Business Proposals: timing is the key

When it comes to sending a proposal to a prospective client, there are two polarizing forces working against each other. On the one hand, you want to be as careful and meticulous as possible to ensure that the proposal is of the utmost quality. On the other hand, you want to deliver the proposal as fast as possible to increase your chances of being chosen. And, as we all know, this second goal doesn’t always happen the way we wish it would.

The Importance of a Timely Proposal

Timing is everything in the business world. Even just a few hours can mean the difference between landing a massive contract and getting passed over in favor of your closest competitor. However, getting everything completed and handed over to the prospective client isn’t always as practical as it may sound on paper.


“The concept of being able to deliver everything – and I mean everything – on time on any given project is fairly fictional,” writes Brad Egeland of Project Smart. “Sometimes we manage projects with several hundred – or even several thousand – tasks. Staying exactly on track is almost never in the cards.”

What Egeland is saying is that it’s nearly impossible to maintain a perfect track record and meet every deadline from every potential client. While he’s specifically talking about projects that have already been awarded, the same truths apply to project proposals.

The goal isn’t to meet the deadline of every single proposal opportunity that comes across your desk. Instead, you need to narrow your focus down to the ones that matter. These are the critical proposals – the ones that your business absolutely needs to land.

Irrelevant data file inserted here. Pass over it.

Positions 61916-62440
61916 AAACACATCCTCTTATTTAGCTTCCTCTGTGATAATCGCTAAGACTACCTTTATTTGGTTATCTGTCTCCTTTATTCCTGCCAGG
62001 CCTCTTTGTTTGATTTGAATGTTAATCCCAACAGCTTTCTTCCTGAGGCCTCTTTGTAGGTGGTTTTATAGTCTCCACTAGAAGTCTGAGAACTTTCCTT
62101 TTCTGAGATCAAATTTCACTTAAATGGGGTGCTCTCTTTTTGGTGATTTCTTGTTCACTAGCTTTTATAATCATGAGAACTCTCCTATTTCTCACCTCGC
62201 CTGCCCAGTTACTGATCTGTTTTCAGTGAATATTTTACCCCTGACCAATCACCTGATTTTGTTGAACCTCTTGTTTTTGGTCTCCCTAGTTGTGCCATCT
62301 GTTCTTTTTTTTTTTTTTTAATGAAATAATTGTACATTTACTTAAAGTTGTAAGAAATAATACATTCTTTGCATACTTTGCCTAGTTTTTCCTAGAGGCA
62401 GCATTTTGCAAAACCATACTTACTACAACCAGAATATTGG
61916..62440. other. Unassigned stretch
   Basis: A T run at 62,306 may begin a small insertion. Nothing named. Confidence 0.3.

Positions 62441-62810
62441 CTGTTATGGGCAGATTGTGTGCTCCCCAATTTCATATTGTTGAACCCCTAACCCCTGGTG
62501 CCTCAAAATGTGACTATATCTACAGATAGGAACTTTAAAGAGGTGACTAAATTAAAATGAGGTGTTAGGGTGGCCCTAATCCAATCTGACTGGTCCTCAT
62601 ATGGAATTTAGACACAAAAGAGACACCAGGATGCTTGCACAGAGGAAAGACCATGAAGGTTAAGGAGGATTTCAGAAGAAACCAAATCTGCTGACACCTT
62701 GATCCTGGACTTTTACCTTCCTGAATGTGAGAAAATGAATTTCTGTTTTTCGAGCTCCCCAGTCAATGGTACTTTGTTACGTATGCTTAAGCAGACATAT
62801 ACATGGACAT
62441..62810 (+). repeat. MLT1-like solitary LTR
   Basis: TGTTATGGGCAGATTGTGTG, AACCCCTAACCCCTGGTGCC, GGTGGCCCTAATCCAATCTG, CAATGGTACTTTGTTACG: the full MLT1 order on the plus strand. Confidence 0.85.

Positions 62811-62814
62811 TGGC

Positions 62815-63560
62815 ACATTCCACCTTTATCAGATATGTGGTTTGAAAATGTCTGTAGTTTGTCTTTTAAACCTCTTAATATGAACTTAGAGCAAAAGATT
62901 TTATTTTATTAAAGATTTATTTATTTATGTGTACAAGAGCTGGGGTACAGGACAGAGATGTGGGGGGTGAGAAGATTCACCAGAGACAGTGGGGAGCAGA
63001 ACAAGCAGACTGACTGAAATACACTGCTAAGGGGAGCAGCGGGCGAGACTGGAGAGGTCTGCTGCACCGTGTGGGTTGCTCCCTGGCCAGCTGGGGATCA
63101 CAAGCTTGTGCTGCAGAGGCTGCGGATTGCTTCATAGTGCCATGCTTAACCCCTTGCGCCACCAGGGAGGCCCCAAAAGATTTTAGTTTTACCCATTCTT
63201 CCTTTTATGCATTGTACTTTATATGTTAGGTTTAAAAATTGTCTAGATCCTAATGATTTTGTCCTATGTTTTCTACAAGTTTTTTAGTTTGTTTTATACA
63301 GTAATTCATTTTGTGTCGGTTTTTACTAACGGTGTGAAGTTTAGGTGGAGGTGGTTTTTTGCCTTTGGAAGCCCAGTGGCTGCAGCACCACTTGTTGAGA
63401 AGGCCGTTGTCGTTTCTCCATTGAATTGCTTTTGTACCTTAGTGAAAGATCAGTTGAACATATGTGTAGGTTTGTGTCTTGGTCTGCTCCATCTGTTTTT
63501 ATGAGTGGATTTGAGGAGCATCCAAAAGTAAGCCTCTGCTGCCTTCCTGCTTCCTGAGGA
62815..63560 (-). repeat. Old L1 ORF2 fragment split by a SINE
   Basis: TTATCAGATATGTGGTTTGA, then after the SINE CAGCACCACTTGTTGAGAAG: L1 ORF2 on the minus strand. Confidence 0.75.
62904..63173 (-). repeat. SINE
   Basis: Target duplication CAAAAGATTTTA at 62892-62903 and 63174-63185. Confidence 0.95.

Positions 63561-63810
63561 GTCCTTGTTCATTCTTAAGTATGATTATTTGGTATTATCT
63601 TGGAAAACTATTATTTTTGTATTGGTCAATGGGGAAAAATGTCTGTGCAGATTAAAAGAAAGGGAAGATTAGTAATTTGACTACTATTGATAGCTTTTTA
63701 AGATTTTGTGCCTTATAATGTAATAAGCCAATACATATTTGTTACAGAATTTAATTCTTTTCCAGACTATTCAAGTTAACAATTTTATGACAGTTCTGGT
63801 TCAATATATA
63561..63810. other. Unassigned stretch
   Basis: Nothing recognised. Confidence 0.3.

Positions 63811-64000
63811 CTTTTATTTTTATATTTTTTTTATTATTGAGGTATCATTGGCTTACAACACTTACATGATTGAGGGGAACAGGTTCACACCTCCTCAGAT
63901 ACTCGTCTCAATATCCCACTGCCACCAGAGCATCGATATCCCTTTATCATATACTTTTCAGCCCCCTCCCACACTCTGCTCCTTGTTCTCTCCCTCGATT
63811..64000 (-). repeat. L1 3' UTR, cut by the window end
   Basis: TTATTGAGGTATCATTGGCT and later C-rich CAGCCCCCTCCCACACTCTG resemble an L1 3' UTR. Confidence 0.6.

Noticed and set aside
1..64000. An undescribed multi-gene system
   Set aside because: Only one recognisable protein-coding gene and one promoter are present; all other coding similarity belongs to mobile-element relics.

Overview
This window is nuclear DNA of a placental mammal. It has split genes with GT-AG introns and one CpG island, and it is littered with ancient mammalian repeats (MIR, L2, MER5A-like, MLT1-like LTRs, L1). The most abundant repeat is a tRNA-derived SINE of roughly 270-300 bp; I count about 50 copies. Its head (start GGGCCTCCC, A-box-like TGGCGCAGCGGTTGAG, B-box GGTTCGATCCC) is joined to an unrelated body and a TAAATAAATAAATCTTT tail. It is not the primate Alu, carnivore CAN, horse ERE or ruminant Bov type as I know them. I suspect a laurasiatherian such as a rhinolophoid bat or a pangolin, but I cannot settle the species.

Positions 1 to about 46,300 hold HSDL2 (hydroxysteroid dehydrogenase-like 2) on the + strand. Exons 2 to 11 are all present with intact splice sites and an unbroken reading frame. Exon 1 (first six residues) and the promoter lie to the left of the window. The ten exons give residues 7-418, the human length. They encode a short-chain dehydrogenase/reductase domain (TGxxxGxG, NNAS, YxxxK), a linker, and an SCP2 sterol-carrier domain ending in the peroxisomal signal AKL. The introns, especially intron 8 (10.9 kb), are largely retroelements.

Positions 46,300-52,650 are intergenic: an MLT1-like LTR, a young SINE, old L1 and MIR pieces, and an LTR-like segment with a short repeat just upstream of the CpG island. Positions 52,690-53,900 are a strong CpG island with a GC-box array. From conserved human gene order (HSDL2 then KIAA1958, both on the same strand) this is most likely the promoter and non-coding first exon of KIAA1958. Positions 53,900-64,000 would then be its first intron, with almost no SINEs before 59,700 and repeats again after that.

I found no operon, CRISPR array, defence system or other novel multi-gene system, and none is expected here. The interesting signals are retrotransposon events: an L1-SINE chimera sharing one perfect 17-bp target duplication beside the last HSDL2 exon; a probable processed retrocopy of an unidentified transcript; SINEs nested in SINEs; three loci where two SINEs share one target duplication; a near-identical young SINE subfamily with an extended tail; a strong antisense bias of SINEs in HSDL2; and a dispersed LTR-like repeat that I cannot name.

It’s when you begin missing these deadlines that things really start to fall apart. You must do everything that you possibly can to identify the root causes of these delays and work hard to correct any issues that you discover.


Four Reasons Why Your Proposals Are Delayed

Every organization has its own nuances and complexities, but most business owners or project managers will identify with the following common reasons for delayed proposals.


1. Unreasonable Proposal Deadline

The first thing you have to consider is the proposal deadline and whether or not it’s feasible. As soon as an opportunity is presented to you, there needs to be some conversation about the practicality of having a quality proposal completed on time – and the key word is “quality.”

If you’re going to be forced to put together a shoddy proposal in half of the time it typically takes to develop a quality one, then you may be better off putting your energy and resources elsewhere. After all, is your low-quality proposal really going to get accepted?

One of the common reasons why businesses miss proposal deadlines is because they aren’t realistic about the feasibility of completing the proposal on time from the beginning. You can save yourself a lot of embarrassment and wasted effort by only taking on proposals that practically fit your schedule and timetable for completion.


2. Too Much Chatter